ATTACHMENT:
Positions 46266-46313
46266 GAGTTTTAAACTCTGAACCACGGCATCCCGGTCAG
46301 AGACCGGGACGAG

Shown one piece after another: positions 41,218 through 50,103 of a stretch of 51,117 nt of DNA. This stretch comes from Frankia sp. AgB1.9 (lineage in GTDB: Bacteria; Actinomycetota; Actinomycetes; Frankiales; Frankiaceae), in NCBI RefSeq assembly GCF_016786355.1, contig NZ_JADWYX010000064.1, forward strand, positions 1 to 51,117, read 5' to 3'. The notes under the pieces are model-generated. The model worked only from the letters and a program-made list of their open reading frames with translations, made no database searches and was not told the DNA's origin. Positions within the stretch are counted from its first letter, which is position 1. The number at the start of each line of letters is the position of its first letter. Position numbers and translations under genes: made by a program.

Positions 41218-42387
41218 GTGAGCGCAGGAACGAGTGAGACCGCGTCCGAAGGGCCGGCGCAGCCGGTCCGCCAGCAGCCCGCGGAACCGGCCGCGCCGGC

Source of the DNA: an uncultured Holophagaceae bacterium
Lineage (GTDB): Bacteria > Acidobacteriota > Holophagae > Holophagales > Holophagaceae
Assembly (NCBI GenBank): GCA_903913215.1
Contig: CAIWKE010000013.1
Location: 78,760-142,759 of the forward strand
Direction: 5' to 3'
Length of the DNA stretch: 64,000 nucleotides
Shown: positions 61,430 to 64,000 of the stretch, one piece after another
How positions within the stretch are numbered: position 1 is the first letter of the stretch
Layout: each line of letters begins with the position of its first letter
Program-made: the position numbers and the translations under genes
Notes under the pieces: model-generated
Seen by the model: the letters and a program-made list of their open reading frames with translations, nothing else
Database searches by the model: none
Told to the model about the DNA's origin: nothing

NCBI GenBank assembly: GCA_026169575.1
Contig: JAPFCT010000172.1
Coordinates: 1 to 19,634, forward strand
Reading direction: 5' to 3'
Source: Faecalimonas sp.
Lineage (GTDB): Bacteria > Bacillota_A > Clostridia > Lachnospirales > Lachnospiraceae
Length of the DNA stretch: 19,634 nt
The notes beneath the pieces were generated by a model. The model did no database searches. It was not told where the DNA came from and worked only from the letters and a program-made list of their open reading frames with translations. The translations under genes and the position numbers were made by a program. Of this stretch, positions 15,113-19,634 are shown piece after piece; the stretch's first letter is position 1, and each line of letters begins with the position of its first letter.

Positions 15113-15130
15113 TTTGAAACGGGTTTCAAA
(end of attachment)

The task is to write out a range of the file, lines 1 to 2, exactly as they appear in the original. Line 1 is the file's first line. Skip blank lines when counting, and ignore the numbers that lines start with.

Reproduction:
Positions 46266-46313
46266 GAGTTTTAAACTCTGAACCACGGCATCCCGGTCAG